If you still have some left after that, then just set it out so people can spoon some onto their plated slices.
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Recipe: Glazed Ham With Country Dijon Pineapple Sauce
Score ham, stud with cloves. Place on rack in shallow baking pan. Bake at 350 degrees F for 2 hours. Combine sugar, syrup, and mustard to make glaze. Use 3/4 glaze to baste ham every 10 minutes during the last 35 to 40 minutes of baking.
Recipe: Pineapple Glazed Ham
Combine the pineapple juice, ginger, and garlic in a saucepan. Bring to a boil, reduce the heat to medium-low and simmer 25 minutes, reducing the liquid by half (to 2 cups). Strain and reserve. Preheat the oven to 350 degrees F.
- 2 medium pineapples, peeled lengthwise, cored, and cut crosswise into 1/4-inch-thick slices
- 3 cups sugar
- 2 cups water
- 1/4 cup cup country-style mustard
- 1 smoked, bone-in ham (10 pounds), trimmed of excess skin and all but a 1/4-inch layer of fat
- 40 whole cloves
- 1 cup cup dry white wine
- Mustard greens, for garnish (optional)
Bring pineapples, sugar, and waterto a boil in a large saucepan. Reduceheat simmer, skimming foam. Cook until pineapples are translucent and mixture has reduced to 4 cups, 60 to 80minutes. Transfer to a large bowl letcool. Stir in mustard. (Glaze will keep,covered and refrigerated, for 3 days.)
Preheat oven to 350 degrees with rack in lowest position. Score ham with a sharp knife in a pattern of 1 1/4-inch diamonds. Press a clove into the center of each diamond. Place ham, cut side down, in a roasting pan drizzle wine over top. Coat ham with half the glaze. Cover with parchment, then foil, and bake for 1 hour. Remove from oven.
Increase oven temperature to 425 degrees. Uncover ham, and coat with remaining glaze (some will fall to the bottom of the pan). Bake, uncovered, bastingoccasionally, until browned, 40 to 45 minutes. (Tent bone with foil if it becomes too dark.) Transfer ham to a cutting board let rest for at least 30 minutes before carving. Serve with pan drippings and pineapple. Garnish with mustard greens if desired.
Have Ham on a Pellet Grill Anytime
Far too many people relegate ham to just holidays. It may be because whole hams are not on sale other times of the year. However, when you create a smoked ham on a grill, you actually stretch your food budget. Plus, you add a whole new protein option to your typical meals.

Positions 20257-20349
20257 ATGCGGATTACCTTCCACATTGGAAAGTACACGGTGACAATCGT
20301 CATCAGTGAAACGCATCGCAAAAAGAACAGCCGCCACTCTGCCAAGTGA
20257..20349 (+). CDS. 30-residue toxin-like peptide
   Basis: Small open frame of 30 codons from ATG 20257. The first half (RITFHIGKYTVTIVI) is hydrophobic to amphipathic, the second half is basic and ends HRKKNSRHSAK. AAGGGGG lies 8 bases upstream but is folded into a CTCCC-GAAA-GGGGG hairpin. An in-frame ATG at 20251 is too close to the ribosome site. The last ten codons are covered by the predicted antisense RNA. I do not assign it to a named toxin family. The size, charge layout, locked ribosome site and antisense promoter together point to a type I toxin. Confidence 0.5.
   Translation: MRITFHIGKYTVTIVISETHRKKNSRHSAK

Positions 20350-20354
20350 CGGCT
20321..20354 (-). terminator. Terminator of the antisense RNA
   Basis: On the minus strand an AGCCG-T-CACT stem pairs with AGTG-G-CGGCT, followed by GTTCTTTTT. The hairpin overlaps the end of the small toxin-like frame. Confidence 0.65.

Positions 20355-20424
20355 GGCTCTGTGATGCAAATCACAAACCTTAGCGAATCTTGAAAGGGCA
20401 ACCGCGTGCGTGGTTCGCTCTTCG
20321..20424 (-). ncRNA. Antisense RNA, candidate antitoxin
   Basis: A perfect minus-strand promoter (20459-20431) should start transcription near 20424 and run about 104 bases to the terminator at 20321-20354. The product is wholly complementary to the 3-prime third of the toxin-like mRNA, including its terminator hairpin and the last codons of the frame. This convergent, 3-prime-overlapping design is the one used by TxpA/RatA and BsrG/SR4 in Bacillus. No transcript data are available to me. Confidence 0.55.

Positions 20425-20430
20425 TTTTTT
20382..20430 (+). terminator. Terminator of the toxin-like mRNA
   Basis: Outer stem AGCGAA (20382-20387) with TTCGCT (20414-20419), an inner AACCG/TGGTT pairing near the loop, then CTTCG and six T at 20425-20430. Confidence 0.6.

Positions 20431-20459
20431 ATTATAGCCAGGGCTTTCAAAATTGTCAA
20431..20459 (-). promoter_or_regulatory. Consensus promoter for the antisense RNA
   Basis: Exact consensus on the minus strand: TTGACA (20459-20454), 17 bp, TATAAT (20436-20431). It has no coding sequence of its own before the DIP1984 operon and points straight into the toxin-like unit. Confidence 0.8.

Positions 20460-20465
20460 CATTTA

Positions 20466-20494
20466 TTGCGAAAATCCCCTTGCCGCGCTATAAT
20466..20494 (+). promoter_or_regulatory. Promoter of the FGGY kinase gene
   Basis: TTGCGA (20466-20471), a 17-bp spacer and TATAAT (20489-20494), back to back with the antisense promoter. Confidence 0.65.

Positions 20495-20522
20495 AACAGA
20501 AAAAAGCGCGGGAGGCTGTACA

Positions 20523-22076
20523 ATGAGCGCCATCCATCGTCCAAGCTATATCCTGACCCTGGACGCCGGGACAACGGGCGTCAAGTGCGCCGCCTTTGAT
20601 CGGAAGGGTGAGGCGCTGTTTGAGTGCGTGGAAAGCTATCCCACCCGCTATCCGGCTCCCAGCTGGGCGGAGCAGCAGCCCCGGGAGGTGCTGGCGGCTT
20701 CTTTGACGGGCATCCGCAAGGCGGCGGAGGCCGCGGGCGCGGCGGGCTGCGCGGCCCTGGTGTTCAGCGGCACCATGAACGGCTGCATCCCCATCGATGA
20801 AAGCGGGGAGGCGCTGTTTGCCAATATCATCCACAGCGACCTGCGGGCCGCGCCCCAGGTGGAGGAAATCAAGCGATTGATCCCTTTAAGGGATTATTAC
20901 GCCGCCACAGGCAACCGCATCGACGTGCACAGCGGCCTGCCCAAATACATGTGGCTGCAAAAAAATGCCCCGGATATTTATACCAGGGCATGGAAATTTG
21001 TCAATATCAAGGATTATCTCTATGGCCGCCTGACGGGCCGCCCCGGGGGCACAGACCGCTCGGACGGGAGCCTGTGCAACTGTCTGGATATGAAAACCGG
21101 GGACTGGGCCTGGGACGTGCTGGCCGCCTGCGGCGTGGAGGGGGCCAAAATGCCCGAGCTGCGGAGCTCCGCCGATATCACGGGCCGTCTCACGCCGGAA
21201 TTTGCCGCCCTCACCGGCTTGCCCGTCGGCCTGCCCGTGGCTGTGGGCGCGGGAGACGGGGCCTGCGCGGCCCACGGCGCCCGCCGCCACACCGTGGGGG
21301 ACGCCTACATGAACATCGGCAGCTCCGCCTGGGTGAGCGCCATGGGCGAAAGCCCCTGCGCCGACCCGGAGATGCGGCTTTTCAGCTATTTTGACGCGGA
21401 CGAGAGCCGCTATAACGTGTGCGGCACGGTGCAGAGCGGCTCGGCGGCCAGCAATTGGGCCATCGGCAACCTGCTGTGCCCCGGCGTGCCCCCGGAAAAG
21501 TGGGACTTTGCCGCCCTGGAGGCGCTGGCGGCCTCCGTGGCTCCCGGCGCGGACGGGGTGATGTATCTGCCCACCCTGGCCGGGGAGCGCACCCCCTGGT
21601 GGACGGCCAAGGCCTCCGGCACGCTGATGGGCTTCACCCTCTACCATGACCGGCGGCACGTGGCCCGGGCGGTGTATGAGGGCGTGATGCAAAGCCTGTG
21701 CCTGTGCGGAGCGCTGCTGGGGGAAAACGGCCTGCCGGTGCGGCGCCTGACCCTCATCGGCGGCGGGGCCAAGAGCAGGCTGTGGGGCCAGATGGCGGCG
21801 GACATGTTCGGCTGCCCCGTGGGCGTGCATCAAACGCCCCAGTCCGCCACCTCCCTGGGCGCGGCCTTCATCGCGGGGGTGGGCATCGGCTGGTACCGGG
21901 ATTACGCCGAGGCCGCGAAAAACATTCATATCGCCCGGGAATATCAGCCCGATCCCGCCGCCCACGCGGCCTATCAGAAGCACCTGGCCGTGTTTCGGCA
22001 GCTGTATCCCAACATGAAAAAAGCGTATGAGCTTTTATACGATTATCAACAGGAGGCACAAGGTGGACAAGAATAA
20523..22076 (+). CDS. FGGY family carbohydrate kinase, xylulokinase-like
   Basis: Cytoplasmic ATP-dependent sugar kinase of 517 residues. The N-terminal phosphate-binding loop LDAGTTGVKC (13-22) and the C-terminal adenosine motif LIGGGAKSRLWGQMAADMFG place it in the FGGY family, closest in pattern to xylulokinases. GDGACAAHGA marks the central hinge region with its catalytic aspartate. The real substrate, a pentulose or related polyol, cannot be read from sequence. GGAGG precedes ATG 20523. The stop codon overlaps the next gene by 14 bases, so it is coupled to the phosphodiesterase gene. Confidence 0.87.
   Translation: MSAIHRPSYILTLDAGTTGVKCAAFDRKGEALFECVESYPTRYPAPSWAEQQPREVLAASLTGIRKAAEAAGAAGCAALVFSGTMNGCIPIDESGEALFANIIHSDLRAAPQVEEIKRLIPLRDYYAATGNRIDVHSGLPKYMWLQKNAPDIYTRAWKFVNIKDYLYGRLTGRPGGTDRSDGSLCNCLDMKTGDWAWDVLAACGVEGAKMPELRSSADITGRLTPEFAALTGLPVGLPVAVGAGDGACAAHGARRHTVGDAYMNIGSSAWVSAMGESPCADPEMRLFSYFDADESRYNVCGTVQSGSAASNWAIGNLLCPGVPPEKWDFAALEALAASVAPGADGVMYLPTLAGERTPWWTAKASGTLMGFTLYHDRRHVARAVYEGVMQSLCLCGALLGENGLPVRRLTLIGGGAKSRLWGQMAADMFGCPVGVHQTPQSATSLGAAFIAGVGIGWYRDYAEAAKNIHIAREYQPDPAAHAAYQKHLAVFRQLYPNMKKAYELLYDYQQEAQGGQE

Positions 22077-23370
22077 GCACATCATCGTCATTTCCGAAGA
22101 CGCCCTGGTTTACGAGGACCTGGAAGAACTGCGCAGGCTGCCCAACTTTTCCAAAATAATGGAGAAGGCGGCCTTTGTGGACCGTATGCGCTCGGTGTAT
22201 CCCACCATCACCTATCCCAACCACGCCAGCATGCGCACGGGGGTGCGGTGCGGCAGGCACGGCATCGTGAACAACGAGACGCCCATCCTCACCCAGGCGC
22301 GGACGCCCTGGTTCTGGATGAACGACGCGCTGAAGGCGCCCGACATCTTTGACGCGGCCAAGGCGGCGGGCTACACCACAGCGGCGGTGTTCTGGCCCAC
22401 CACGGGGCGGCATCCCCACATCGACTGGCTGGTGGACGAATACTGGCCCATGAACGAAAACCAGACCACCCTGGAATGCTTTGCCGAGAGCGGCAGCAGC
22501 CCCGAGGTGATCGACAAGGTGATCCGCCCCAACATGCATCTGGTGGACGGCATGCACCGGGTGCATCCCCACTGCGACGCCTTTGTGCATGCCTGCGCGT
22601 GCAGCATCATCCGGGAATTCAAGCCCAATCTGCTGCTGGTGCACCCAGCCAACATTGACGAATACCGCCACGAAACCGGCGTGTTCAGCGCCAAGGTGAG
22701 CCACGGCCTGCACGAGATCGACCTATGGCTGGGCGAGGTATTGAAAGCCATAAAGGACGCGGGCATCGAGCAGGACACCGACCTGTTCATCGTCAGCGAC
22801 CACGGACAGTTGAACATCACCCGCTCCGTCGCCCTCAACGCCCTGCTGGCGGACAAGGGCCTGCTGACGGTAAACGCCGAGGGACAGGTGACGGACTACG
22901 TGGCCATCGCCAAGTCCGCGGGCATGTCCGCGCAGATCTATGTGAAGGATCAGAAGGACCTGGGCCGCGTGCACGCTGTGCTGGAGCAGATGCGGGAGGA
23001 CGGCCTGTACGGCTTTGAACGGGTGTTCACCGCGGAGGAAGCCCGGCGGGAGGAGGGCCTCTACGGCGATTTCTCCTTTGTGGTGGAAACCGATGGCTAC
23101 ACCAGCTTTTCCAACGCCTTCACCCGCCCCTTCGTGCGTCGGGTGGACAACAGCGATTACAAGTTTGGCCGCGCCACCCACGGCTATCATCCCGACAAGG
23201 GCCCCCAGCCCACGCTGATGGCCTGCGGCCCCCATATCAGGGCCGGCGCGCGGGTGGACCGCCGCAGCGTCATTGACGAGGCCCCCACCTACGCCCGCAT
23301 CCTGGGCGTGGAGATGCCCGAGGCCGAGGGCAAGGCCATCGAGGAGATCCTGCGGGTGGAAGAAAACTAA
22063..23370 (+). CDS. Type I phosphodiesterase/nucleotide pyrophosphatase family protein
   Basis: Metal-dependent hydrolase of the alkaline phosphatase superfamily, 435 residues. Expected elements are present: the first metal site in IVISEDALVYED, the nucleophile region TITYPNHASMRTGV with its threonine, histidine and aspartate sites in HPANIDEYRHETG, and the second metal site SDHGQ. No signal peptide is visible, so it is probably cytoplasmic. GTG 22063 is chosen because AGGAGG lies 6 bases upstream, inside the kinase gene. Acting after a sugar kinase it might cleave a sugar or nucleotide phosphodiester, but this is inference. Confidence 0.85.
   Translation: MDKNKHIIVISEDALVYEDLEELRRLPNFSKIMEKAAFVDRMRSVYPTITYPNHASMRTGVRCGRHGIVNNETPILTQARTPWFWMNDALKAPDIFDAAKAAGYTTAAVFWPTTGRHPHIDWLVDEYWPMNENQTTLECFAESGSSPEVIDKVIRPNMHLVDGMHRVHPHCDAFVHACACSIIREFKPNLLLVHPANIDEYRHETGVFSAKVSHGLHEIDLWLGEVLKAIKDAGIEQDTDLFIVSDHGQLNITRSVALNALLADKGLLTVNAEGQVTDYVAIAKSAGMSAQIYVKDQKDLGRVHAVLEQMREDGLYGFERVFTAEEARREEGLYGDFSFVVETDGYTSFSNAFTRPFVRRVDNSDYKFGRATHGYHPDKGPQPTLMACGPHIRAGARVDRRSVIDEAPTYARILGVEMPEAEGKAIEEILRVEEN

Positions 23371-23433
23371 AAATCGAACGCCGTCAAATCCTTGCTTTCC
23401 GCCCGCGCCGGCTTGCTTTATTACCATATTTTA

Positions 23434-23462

How does making this award-winning ham recipe give you much more than meets the eye?
- You can easily carve up and freeze parts of the ham from your pellet grill. Whatever you cannot use today, you can definitely use down the road. Your ham will keep frozen for a few months. Just make sure to label it.
- You will be able to serve ham steaks one night and other recipes with smoked ham the following days. Consider adding diced ham to your omelets and scrambled eggs, or create some smoked mac and cheese dotted with diced ham.
- You can boil the ham bone. If you buy a ham with the bone in, make sure you boil the ham bone after you have completely carved away the meat. Ham bone broth makes a great starter for all those homemade soups.
Why wait until the calendar says it is a holiday to have some smoked ham? Treat yourself to this everyday delicacy right now.
Rum & Pineapple Glazed Baked Ham Recipe
There are a few other things that are staples as well but there is always ham. There’s also always way too much ham, but I’m pretty sure it’s intentional so everyone can take some leftovers. If you ask me there is nothing better than left over sliced ham on white bread with mayonnaise and lettuce. DUDE, SO GOOD.
There are also a million glazes out there for ham but I’m partial to some sort of sweet and savory glaze combo to help bring out the salty goodness in the ham. I’ve always loved marrying ham and pineapple together after all, the Hawaiian pizza is my fav!
Combine the sweet, and some what tart, pineapple flavor with cinnamon and cloves and boom you’ve got a great combo. I also added a bit of rum to help blend everything together and it really gives it a nice finish. I would also recommend not using all of the glaze so that you can serve it alongside the ham when it’s finished so people can add on more if they’d like.